Jigsaw puzzlers found their happy place, and their people, during the pandemic. Puzzling was already a thing, but soon more groups formed on social media, while popular puzzles disappeared quickly from online and actual shelves.
Sales for one big puzzle maker, Ravensburger, soared 370% year over year in the first couple of weeks of lockdown in 2020.
Inventories have mostly recovered, although there are still “sold out” tags on some sites. And even though many people have returned to pre-lockdown life, the love of jigsaw puzzles stuck around. We’re still sorting and assembling, and getting that little kick when we successfully place a piece.
Puzzle pros say assembling the border is the best way to start. Then sort by color, pattern and, in really big puzzles, section. (At this year's World Jigsaw Puzzle Championship in Spain, Alejandro Clemente completed a 500-piece puzzle in just over 34 minutes. Most people take between two and seven hours on that size puzzle.)
This holiday season, in a world that seems anxious on many fronts, maybe a good gift would be a jigsaw puzzle. A few hours can be spent putting something together, with a beautiful picture the result. Call it piecing together some personal peace; puzzle therapy.
One-thousand piece puzzles are perfect for confident puzzlers like Janet Rosen, a lawyer in Evanston, Illinois, who loved puzzling as a child and got back into it during the pandemic. A gardener and reader, she was happy to receive a couple of hand-me-down puzzles from a friend: one of vintage gardening books, by Ravensburger, another of classic British book covers.
“I like the challenge, and the concrete method of overcoming the challenge,” she says.
At SeriousPuzzles.com, you’ll find Cavallini & Co’s gorgeous vintage illustrations of constellations, minerals, jellyfish, mushrooms and other collections, offered in gift-worthy reusable canisters. Also at the site is a fun retro Christmas puzzle from Cobble Hill featuring midcentury holiday imagery.
And the retailer offers a collection of dynamic, artsy jigsaws from Puzzles of Color, a company started by Texas siblings Ericka Chambers and William Jones to promote artists of color. The puzzles are standard sizes when finished, so you can easily frame and display them.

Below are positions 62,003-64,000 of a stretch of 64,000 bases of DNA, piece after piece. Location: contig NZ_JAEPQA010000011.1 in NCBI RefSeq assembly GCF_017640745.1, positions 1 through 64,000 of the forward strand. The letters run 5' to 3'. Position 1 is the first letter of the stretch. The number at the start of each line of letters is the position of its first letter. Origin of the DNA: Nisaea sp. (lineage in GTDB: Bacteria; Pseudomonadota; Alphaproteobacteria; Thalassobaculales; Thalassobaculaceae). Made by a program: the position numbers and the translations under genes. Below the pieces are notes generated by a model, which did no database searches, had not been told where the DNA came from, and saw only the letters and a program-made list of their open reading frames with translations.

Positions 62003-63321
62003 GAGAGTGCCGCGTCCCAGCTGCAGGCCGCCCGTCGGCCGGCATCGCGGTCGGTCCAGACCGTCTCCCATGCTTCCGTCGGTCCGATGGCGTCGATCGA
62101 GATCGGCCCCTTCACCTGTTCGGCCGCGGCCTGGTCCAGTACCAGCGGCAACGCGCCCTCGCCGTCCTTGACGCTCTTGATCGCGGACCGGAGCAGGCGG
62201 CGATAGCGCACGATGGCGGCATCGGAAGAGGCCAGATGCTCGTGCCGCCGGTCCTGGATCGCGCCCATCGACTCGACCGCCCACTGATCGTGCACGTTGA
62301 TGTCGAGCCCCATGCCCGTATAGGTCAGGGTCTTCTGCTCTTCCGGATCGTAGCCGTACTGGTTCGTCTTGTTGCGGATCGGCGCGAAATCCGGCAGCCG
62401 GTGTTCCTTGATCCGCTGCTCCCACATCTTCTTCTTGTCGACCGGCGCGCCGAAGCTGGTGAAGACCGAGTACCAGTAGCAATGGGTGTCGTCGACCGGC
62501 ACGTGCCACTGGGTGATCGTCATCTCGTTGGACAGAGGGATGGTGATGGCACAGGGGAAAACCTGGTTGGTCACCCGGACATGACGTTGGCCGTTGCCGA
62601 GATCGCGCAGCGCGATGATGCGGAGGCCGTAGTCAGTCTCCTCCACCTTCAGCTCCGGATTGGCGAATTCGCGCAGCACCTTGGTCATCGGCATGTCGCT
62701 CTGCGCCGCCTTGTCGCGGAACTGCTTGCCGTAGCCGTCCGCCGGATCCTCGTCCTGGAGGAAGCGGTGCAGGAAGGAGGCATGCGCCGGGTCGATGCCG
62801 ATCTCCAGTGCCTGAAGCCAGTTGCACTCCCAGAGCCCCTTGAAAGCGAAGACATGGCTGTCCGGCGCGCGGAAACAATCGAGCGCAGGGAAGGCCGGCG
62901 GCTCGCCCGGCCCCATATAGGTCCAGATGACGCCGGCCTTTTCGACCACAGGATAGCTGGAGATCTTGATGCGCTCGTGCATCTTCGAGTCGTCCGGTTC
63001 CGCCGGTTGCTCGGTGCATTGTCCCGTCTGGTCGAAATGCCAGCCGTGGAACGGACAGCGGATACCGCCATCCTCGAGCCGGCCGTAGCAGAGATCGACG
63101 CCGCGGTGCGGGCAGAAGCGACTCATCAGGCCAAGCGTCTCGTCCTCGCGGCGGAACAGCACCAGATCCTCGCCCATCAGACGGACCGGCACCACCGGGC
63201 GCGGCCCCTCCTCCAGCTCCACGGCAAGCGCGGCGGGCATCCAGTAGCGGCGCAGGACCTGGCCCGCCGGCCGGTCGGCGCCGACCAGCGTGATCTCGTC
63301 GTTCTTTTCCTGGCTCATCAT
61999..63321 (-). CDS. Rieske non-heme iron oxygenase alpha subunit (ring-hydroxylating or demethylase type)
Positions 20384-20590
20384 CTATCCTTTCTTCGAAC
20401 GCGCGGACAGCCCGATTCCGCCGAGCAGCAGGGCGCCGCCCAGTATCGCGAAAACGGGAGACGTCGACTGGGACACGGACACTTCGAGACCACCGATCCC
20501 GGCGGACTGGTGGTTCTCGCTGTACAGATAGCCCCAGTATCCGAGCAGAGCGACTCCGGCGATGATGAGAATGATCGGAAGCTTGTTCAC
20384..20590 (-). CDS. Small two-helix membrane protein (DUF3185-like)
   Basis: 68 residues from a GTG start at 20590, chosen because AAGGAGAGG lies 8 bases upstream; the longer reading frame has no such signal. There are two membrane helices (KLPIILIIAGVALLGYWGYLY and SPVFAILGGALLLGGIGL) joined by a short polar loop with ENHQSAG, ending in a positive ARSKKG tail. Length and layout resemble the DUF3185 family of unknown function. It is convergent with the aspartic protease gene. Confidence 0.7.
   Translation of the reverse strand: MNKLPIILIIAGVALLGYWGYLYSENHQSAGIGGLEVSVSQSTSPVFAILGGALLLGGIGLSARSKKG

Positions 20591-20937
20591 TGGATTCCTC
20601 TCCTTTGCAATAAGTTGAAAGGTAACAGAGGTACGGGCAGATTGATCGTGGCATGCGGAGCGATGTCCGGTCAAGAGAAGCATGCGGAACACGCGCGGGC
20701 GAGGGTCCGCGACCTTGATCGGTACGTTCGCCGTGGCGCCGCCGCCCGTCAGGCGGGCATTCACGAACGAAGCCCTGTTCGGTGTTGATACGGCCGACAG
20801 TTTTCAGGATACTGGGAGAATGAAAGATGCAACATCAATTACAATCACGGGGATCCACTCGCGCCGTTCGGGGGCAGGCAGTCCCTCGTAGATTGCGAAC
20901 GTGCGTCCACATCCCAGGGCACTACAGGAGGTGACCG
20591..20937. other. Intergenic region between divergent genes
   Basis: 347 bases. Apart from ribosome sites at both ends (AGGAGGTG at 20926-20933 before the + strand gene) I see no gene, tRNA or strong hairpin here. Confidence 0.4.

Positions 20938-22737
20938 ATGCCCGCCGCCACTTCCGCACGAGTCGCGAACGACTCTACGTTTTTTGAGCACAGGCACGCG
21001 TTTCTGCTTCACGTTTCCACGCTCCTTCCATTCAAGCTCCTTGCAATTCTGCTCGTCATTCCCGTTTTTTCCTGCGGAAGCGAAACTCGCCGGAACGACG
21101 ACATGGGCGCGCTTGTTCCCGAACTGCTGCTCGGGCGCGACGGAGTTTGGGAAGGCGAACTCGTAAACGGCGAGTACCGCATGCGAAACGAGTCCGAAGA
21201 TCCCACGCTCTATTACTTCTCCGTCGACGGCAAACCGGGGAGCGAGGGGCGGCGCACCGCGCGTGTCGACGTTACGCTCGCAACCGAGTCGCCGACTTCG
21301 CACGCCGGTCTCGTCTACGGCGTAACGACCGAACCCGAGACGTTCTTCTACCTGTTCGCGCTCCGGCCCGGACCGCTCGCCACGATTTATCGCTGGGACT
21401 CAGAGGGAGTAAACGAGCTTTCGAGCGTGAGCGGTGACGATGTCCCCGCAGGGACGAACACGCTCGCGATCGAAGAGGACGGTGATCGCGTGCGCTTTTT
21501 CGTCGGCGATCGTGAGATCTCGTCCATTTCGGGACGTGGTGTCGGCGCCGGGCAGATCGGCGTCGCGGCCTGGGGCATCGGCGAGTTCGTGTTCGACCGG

Some puzzlers like to sort by separating piece shapes. If that’s you, you’ll have fun with the lineup from Magic Puzzle Company, a company kickstarted during the pandemic.
The puzzles, set in scenes like a magical maze, a sunny cityscape or an island paradise, have surprise shapes like animals and clouds amidst the regular pieces. (Magic Puzzles also have a twist in each one, and without giving too much away let’s just say it involves a separate bag of pieces you aren’t meant to open until you’ve completed the main puzzle.)
Puzzle lovers Jena Wolfe and Rachel Hochhauser, colleagues at a Los Angeles creative agency, started the online shop Piecework a few years ago. They came up with the idea after Hochhauser was stuck during bad weather in a Yosemite rental cabin, and passed the time with a bunch of dusty old jigsaw puzzles she found in a cupboard.
They wanted to design eye-catching and satisfying thematic puzzles where the art takes center stage.
“We like to balance the components that make a great puzzle – variation in color, objects and textures,” Hochhauser says.
“We wanted to create jigsaws that someone would want to gift as a hostess present, or whip out after a dinner party to work on during dessert.”
Going a step further, the duo even created Spotify playlists to accompany many of their puzzles. A still life of moody flower heads gets a soulful, jazz-tinged playlist. One new one, Apres Ski, features '80s-era alpine gear, a fondue pot and a snowy alpine backdrop. The playlist has a lot of Tears for Fears, TOTO, Flock of Seagulls and similar music to help set the Euro disco vibe.
To create a personalized puzzle, using your own photos, try Minted. There are square and heart-shaped layouts, and it's a nice way to celebrate family members or a great vacation. For those planning a wedding, there are sweet little “reveal” puzzles in which you can ask the recipient to be a bridesmaid, ring bearer or other participant.
The folks at childrens’ toy company Melissa & Doug have boxed sets of wooden puzzles marked for ages 3 and up. Choose from four dinosaurs or four household pets; the lid serves as an assembling tray, and the wood box makes for easy storage.
The company’s got jigsaws with sound effects, too, to delight the littlest puzzlers. Choose from a farm, firehouse, zoo, orchestra and more, including licensed character tie-ins.
Large, colorful puzzles of the solar system or ocean floor would be fun to assemble: finished size is 2-by-3 feet, and the 48 pieces are big and sturdy.
Puzzles shaped like a luscious cupcake, a feline friend, or a stack of books might appeal to middle and high schoolers. They're available at Galison, which also has a cool, 500-piece, double-sided puzzle featuring artist Romare Bearden’s “Jazz II Deluxe” image on one side. On the other is a collage of images done by middle school students in the DreamYard in School Program, which provides residencies and after-school programs to Bronx public schools.
At Woodbests, look for beautiful wooden puzzles in various sizes, of zodiac symbols, famous paintings, or animals, birds and dragons. Young travelers might like a bundled set of 1,000-piece jigsaw puzzles of Paris, London, New York and San Francisco, at Genuine Fred.
New York-based writer Kim Cook covers design and decor topics regularly for The AP. Follow her on Instagram at @kimcookhome.